Overcoming the Ick Factor

by Judith Lavelle

A new treatment reminds us that pushing past squeamishness can be a medical necessity.


Over the past few days, a good amount of Twitter users, a few of my Facebook friends and apparently NPR have embraced the charming phrase “frozen poop pills” to describe a promising new treatment for Clostridium difficile infections. The capsules, which indeed contain frozen human feces, have helped a small sample of patients overcome the chronic diarrhea that can prove fatal to many C. diff sufferers and that has become increasingly difficult to manage with antibiotics.

As exciting as this progress is, hope and excitement haven’t exactly been the only reactions people have had. When The New York Times reported the story, I was struck by what one C. diff patient, identified simply as “Deirdre,” had to say about the life-saving cure:

“If this is a treatment that was 90 percent effective and you can get over the gross factor, it seems to be kind of a no-brainer.”

— “A Promising Pill, Not So Hard to Swallow” by Pam Belluck

Well put. In some ways, this new pill represents an interesting set back for an evolved response. Most human beings are disgusted by certain bodily fluids and creepy insects because that revulsion keeps us safe. Were we to normally sample human waste or even let disease-carrying rodents dwell in our homes, we would be more likely to pick up nasty germs. In this case, modern medicine has turned the tables: let your revulsion call the shots, and those germs might get the best of you. But are these “frozen poop pills” alone? Not at all. Patients and doctors have had to employ their higher faculties and push past squeamishness throughout the history of medicine.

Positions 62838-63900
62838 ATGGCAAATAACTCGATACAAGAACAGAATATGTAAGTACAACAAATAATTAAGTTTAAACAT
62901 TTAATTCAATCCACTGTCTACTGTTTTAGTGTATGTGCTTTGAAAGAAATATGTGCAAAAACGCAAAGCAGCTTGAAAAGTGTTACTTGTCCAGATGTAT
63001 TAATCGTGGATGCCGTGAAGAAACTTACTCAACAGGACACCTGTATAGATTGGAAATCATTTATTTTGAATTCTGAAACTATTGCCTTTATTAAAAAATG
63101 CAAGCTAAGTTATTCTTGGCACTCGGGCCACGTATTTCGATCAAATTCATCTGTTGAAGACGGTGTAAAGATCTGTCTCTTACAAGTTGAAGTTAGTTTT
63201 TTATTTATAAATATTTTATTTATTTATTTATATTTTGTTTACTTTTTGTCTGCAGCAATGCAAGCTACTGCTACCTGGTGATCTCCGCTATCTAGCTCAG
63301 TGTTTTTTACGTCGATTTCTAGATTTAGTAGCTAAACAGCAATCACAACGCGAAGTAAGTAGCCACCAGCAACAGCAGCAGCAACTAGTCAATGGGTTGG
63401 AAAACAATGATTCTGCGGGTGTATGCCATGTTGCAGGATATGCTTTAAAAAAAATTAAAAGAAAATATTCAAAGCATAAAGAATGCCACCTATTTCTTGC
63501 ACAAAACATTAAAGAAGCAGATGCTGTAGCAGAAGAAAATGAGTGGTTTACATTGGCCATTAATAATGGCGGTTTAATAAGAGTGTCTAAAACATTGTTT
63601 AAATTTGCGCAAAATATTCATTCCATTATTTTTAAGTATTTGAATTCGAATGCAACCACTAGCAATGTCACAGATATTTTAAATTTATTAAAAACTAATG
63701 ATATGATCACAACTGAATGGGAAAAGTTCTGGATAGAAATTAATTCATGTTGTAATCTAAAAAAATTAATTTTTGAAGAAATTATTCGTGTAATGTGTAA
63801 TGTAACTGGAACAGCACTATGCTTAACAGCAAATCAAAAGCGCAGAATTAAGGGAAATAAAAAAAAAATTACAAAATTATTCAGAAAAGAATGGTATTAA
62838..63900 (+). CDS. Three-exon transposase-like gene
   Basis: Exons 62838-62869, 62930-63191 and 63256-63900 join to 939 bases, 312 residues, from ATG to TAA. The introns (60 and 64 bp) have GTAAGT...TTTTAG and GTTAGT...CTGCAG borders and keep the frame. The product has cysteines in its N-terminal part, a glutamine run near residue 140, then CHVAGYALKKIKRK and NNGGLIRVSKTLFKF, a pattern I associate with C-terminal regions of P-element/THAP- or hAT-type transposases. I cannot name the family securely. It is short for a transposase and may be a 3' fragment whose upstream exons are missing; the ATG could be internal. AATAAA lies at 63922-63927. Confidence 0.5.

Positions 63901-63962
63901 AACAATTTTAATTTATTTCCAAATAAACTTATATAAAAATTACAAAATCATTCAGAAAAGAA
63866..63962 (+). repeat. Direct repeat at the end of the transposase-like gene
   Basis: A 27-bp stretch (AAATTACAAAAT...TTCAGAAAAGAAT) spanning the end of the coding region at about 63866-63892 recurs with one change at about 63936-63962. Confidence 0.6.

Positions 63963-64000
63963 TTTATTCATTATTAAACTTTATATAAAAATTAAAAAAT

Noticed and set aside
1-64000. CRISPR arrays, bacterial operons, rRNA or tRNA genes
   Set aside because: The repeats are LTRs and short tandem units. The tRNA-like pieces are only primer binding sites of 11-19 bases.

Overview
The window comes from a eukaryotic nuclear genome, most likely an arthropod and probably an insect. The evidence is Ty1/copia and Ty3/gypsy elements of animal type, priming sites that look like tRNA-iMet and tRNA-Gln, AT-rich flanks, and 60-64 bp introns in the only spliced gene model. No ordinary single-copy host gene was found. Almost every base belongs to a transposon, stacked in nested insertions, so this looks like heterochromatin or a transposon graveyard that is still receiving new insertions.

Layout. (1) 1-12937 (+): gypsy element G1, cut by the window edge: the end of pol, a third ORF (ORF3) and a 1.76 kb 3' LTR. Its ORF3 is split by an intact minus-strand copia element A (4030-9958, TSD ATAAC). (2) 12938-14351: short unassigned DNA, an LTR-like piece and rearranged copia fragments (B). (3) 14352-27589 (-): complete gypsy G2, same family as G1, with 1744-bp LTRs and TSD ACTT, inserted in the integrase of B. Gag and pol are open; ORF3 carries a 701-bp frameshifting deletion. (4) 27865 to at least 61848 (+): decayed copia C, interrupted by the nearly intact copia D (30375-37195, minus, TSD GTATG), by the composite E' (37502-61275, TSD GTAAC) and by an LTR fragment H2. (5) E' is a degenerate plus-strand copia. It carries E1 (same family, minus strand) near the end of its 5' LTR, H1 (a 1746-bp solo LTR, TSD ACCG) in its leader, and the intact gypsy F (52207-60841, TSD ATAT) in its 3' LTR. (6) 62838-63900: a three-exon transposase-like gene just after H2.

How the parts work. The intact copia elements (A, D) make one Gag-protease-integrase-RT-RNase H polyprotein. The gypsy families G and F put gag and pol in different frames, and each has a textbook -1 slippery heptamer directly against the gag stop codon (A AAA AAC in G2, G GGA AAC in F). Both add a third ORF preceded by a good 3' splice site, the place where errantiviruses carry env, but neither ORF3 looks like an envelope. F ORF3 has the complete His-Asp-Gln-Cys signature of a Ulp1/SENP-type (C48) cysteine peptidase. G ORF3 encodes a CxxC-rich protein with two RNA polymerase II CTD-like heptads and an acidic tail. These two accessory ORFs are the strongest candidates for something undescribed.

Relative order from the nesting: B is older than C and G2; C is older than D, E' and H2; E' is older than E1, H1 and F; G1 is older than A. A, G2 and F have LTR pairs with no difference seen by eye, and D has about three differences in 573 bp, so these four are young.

A maggot illustration from the "The Boston Medical and Surgical Journal" (1858).

A maggot illustration from the “The Boston Medical and Surgical Journal” (1858).

Granted, some treatments–like urine baths for bad skin or consuming rotten mice to stop bedwetting–have fallen out of favor for being unsubstantiated as well as unsavory. But other “gross” treatments are very much in use. For example, doctors sometimes prescribe “fecal transplants” for particularly stubborn cases of antibiotic-resistant C. diff. Just like the pills, these enemas of donated fecal matter help restore healthy gut bacteria… but they don’t make for good table conversation.

Likewise, the medicinal properties of some creepy crawly animals may be able to step in when more traditional cures fall short. Maggots can be surprisingly adept at clearing dead, infection-prone tissue from healing wounds, and with antibiotic resistance on the rise, perhaps we’ll be seeing more of them. Leeches, too, can be useful; in rare but demonstrated cases, surgeons employ them to suck on the area of operation, and the leeches’ natural secretions prevent blood clots from forming.

"Leech dance." by Flickr user Thejaswi

“Leech dance.” by Flickr user Thejaswi

Even if you find anti-clotting leeches or “frozen poop pills” unbelievably disgusting or even darkly amusing, I think you have to agree they’re a testament to the medical community’s commitment and creativity. And after all–it’s a give and take. Sure, feces capsules might turn your stomach… but they might save your life.


One thought on “Overcoming the Ick Factor

  1. The use of leeches in medicine is not new but the poop pills, certainly a new age we are in. I have to agree however, having seen a close friend go through months of runny stool and little eating due to loss of large intestine flora because of antibiotic use – poop pill would have been a welcome relief if they stopped his hourly trips to the loo!


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